1) How did you find out about studying in the US?
I applied to both the UK and the US because I wanted to keep my options open. After researching
extensively about their differences, I found that the U.S education system evaluated its applicants
with more fluidity and flexibility. All UK universities have a minimum requirement for grades, and it
is explicitly stated in UCAS; whereas the U.S., while still taking grades into account as an important
factor, also considers a variety of other aspects of an applicant. This fluidity carries in the education
system itself, allowing you to more or less construct your own course to suit your needs. This means
being able to choose your own classes, which professors to take it with and when you want to take
it. Most times you can even take classes outside of your major. As a person who likes to explore and
try a little bit of everything before making a decision, an American education is perfect for me
simply because of it is flexibility.
2) What made you decide to study in the US?
The extent of flexibility: You can choose when you want to graduate as long as you fulfil the number
of credits required. You can take time to explore different classes because you do not have to
declare your major right away (you typically have to declare sometime towards the end of your
second year). Some universities even allow their students to design their own interdisciplinary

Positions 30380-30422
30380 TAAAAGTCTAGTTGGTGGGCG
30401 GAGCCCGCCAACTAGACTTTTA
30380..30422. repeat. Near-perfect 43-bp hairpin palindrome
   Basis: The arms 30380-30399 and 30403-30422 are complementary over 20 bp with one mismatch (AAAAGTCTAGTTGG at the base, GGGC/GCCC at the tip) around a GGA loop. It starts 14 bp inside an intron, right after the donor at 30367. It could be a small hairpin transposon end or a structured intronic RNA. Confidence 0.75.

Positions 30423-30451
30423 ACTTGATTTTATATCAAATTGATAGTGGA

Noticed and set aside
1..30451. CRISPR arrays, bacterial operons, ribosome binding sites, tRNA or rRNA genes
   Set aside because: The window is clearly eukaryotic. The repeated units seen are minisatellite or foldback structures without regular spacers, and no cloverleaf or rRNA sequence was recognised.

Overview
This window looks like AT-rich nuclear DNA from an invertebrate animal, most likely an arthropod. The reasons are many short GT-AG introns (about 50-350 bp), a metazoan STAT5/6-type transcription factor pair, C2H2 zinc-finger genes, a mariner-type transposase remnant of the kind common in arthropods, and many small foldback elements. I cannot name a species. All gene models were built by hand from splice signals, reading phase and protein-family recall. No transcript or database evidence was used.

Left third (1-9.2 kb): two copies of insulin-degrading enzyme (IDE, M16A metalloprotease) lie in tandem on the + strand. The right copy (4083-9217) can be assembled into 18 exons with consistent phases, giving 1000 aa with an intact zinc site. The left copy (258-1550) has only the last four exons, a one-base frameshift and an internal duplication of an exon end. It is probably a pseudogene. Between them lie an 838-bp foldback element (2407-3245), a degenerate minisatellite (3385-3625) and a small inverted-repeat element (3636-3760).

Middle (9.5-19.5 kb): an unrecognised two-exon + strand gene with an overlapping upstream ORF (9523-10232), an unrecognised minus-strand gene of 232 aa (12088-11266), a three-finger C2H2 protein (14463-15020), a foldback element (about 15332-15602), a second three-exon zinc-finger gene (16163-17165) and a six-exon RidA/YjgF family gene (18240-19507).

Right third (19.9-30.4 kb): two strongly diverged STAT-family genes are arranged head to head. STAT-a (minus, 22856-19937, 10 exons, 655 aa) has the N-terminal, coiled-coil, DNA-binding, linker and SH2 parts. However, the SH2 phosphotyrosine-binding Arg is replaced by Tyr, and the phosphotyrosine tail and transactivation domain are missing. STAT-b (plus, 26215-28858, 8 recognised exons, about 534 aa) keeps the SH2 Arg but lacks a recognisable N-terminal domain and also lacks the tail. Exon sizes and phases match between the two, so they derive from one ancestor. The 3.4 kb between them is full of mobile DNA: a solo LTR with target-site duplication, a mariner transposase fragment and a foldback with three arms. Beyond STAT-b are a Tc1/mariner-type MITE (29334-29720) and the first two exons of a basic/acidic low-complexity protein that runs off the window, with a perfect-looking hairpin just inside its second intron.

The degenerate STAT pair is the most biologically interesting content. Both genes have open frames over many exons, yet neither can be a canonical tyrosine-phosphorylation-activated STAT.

program (customize their own degree), and even have schools for it – like the Gallatin School of
Individualized Study at NYU.
3) How did your first year in the US go?
I went to NYU wanting to major in Economics and minor in real-estate, but I took one introductory
Computer Science class and decided to pursue that instead. The pace of NYC is like no other. During
my initial period in university, I was completely taken aback by their work culture as it differed from
anything I had ever experienced in Malaysia. For example, deadlines for assignments are typically 2
days from their start date. I was also surprised how much my professors expected of me even as a
freshman. It is a much busier lifestyle but definitely also a more productive one.
4) What’s the biggest takeaway you got studying there
I am of the opinion that no matter where you go, it depends on how you make use of what you
have around you. My biggest takeaway after studying in the U.S is to try absolutely everything you
can. In classes, engage in discussions as much as you can, you will never know what you could learn
from it. Outside of classes, engage with the city/town/campus that you live in – if you study
engineering, go for engineering conferences, meet other people from other universities, and
network as much as you can. After all, you are not going to travel thousand miles away from home